Ryan Norton wasn't always a standout in softball.
The 2011 Ceres High grad failed to earn a roster spot on the Ceres Sizzle 10-and-under A-team during her childhood.
"That definitely motivated me," said Norton, who had to compete at the B-level. "It lit a fire under my butt. I played with a chip on my shoulder. That's what it took for me to be successful on the field. My friends were better than me and I wanted to be as good as them. I worked and worked and worked. I achieved everything I wanted and more."
Norton went on to star at Ceres High and recently completed her softball career with Simpson University.
"I'm beyond happy," she said. "I put 110 percent into everything I did and that showed in my success. I don't regret anything."
Norton batted leadoff, played in center field and was a team captain during her senior year with Simpson University, which amassed a 36-17 overall record and captured its fourth straight California Pacific Conference crown (13-3).
In 49 games, Norton hit .388 with three homers, three triples, 15 doubles, 37 runs, 32 RBIs and 14 stolen bases.
She ranked first on the team in hits (69), triples and doubles, second in runs and stolen bases, and third in homers and RBIs.
Norton was selected to the Cal-Pac's All-Conference Team.
"We had a really successful season," she said. "I'm very satisfied."
Gene Norton, Ryan's father and former coach, took time off from his job with Cobb Transport so he could attend all of her games this past spring.
"I'm so thankful I have the support system I have," said Ryan, who pointed out her mother Kellie made it to half of her games. "It's going to be there for the rest of my life. My father helped shape me into a better player. He always believed in me even if I had a bad game. We'll always be close. I call him on a daily basis."
"I used all of my vacation time," Gene said. "I put a lot of miles in. It was absolutely worth it. I totally enjoyed watching her play."
Norton had a memorable four-year career at Simpson University.
She had a breakout season her junior year.
Ryan was selected to the NAIA All-American Second Team
She was named to the NAIA Softball All-World Series Team.
She also earned NAIA Scholar-Athlete and Cal-Pac Conference Player of the Year honors.
Norton batted .474 with two homers, one triple, 19 doubles, 47 runs, 38 RBIs, nine stolen bases, a .647 slugging percentage and a .506 on-base percentage while starting every game for the 39-9 Red Hawks.
She ranked in the top 20 in the nation in four offensive categories, including sixth in doubles per game (.396), 11th in total doubles (19), 17th in hits per game (1.542) and 18th in batting average (.477).
Simpson won its third straight Cal-Pac Conference crown, knocked off defending national champion Concordia of Irvine twice (9-7, 7-2) en route to claiming the title at the NAIA Western Regionals and advanced to the World Series for the second time in program history.
Norton batted 4-for-6 with three doubles and one run at the World Series. The Red Hawks lost 15-2 to Oklahoma City and 3-2 to St. Gregory in Georgia.
Ryan hit .248 with one homer, one triple, six doubles, 22 runs, 21 RBIs and three stolen bases at the bottom of the lineup as a sophomore.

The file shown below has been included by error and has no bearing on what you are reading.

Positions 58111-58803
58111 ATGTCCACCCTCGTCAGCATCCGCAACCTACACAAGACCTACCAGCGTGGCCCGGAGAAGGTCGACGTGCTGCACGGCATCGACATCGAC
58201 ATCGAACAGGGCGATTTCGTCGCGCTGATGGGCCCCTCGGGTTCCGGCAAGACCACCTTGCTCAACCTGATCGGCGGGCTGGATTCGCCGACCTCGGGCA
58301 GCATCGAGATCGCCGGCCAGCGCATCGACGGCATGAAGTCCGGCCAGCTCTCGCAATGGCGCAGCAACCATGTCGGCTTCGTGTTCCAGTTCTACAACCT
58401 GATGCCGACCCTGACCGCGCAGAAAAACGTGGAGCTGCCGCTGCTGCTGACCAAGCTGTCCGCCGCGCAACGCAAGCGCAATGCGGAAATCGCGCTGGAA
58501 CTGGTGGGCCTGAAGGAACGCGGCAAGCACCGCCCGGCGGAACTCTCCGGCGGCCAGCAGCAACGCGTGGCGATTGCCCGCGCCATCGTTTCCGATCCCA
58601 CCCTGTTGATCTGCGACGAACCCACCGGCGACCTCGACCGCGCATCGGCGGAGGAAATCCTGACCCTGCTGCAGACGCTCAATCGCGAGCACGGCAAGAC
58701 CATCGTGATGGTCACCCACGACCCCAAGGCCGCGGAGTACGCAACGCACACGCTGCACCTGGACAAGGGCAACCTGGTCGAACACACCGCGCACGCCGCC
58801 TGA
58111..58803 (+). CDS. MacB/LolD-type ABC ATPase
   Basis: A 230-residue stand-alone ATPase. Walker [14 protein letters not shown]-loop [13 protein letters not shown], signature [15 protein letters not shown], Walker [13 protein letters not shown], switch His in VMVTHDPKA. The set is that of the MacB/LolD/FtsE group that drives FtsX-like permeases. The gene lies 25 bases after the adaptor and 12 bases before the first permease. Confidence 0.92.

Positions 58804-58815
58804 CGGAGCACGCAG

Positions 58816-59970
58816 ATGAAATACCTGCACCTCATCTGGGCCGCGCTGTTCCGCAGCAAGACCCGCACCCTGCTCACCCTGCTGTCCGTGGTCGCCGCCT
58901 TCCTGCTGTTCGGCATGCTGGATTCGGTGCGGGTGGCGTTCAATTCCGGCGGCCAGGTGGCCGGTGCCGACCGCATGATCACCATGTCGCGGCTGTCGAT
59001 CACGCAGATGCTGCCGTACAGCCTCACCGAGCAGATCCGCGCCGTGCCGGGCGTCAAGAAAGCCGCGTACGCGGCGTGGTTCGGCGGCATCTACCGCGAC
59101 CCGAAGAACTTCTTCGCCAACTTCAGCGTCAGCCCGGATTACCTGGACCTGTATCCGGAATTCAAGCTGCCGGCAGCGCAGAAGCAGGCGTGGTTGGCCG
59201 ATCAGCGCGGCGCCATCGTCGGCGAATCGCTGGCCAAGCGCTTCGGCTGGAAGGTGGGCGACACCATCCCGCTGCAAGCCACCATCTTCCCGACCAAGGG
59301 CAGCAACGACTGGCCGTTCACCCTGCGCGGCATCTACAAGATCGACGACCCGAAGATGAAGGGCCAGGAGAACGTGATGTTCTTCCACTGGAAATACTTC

She had a .333 batting average, to go along with three doubles, nine runs and eight RBIs, in 26 games during her first season with Simpson University.
Ryan singled up the middle in her first and last at-bats.
"I'm very satisfied," Norton said. "I played to win every single game. That was my mindset. I was aggressive. My outfield coach (Tom Ackernecht) called me a honey badger. I put 110 percent into everything I did when I was on the field. It became an addiction. I was living, eating and breathing softball. I had fun the entire time."
Norton ranks first on Simpson University's all-time hits list with 198.
She broke two-time All-American Chelsea Dunn's record of 195. Ryan and Chelsea were teammates for one season (2014).
"I was two short of 200," Norton said. "I didn't even know I achieved that. Coach Ackernecht called me a few days after the season ended and told me. I'm just really glad I could leave my name and mark at the university. I'll be remembered as a leader."
Ryan's softball career spanned 14 years. She took up the sport at the age of eight.
Norton suited up for several travel ball teams throughout the years, including the Sizzle, Tri-County Smash and California Grapettes.
"My dad signed me up for a recreational league when I was eight," Norton said. "It was the first sport I ever played and something I stuck to my whole life. Softball taught me a lot of life lessons. I got to travel. I made a lot of memories and friendships."
Norton will graduate from Simpson University in December.
She'll earn a bachelor's degree in business administration.
Ryan currently works as a veterinarian assistant at Cat's Cradle Boarding & Grooming in San Rafael.
"I'm ready for the next stage of my life," Norton said. "I'll find out what else I'm good at. I'm definitely going to miss playing. There's nothing like warming up for a really important game."
"I couldn't be more proud of her," Gene said. "She always kept working at it. She'd hit when we got home. I had friends that had batting cages we'd go to three times a week. She made a name for herself in this area. She became one of the premier players in the NAIA."